26 oct. 2009

One of the main scholars I have to deal with in this next project is Philip Silver, now retired from Columbia University. He presents a theory of modernist inadequacy in La casa de Anteo, a theory of romantic inadequacy in Ruin and Restitution.

(Silver was probably the main contributor to the study of Spanish poetry among US academics in the generation right before mine. Unfortunately he wasn't much of a mentor to me. Although he's invited me to contribute to a few collections of essays on Claudio Rodríguez, he never really offered to take that role. The person who did try to actively mentor me was another scholar, whose understanding of poetry was rather antithetical to mine. He brought me to Kansas; we were very good friends for a while, but I think the tensions got the better of us in later years. We never had an official falling out, in fact I had to organize a major symposium for him, and to teach his class when he got cancer, but it was very hard on me. At a fundamental level I just could not respect him as a scholar. It was not just a matter of disagreement, because I might disagree with Silver too in some cases. I felt that he just didn't have "it." I also feel his influence on the field is deleterious. He didn't like Silver--partly, I think, because he knew Silver was at a different level.)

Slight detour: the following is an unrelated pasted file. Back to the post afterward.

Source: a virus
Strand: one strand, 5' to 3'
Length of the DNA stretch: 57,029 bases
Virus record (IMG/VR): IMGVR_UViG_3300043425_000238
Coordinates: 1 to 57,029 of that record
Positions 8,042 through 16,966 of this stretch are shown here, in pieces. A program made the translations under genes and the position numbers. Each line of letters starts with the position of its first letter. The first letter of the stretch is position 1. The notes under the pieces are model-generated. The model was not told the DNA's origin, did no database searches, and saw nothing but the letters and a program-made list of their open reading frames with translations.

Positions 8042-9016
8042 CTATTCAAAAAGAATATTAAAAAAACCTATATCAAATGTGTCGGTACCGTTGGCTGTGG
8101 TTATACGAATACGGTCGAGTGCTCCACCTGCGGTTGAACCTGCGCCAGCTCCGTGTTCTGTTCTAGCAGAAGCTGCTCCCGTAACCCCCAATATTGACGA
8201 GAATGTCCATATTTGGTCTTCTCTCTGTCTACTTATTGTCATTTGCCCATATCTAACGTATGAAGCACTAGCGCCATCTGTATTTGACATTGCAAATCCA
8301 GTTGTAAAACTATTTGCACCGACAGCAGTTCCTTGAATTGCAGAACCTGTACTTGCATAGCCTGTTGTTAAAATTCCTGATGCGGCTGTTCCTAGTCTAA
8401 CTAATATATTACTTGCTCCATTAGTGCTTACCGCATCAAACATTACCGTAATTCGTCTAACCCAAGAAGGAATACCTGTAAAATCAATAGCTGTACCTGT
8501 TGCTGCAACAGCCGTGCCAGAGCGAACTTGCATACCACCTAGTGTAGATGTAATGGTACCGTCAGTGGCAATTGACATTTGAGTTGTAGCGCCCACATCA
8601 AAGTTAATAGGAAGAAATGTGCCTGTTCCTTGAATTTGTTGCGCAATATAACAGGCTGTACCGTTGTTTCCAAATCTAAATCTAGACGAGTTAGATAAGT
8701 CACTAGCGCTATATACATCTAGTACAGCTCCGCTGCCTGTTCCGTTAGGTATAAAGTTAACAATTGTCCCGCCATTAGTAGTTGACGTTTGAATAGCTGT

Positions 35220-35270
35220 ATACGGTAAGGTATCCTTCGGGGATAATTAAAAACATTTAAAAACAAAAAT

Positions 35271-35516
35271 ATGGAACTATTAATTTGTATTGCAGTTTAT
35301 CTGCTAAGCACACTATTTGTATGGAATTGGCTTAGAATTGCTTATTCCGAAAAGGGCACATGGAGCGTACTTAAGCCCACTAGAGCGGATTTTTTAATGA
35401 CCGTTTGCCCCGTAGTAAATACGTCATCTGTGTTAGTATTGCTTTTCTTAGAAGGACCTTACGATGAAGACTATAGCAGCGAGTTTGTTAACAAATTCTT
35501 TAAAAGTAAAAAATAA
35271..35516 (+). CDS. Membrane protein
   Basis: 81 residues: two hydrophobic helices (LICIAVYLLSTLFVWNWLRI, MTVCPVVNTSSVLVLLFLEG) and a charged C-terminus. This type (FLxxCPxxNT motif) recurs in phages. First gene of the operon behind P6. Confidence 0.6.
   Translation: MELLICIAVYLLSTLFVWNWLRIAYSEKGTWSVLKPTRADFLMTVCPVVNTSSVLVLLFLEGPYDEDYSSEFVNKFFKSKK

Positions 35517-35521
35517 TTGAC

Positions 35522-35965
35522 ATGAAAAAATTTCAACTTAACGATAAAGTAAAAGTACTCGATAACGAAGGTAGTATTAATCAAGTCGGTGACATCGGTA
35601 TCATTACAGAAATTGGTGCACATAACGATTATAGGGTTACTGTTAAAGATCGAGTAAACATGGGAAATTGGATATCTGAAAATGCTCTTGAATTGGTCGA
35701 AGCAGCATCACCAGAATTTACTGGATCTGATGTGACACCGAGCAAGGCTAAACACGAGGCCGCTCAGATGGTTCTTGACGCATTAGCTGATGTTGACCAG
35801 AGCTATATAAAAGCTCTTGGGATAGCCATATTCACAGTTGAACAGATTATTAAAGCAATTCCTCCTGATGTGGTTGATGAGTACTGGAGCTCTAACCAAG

It is interesting that in La casa de Anteo Silver studies Lorca's theater--in a book otherwise about poetry. That creates an opportunity, in a way. The best critics have often side-stepped Lorca's poetry and written about the theater instead.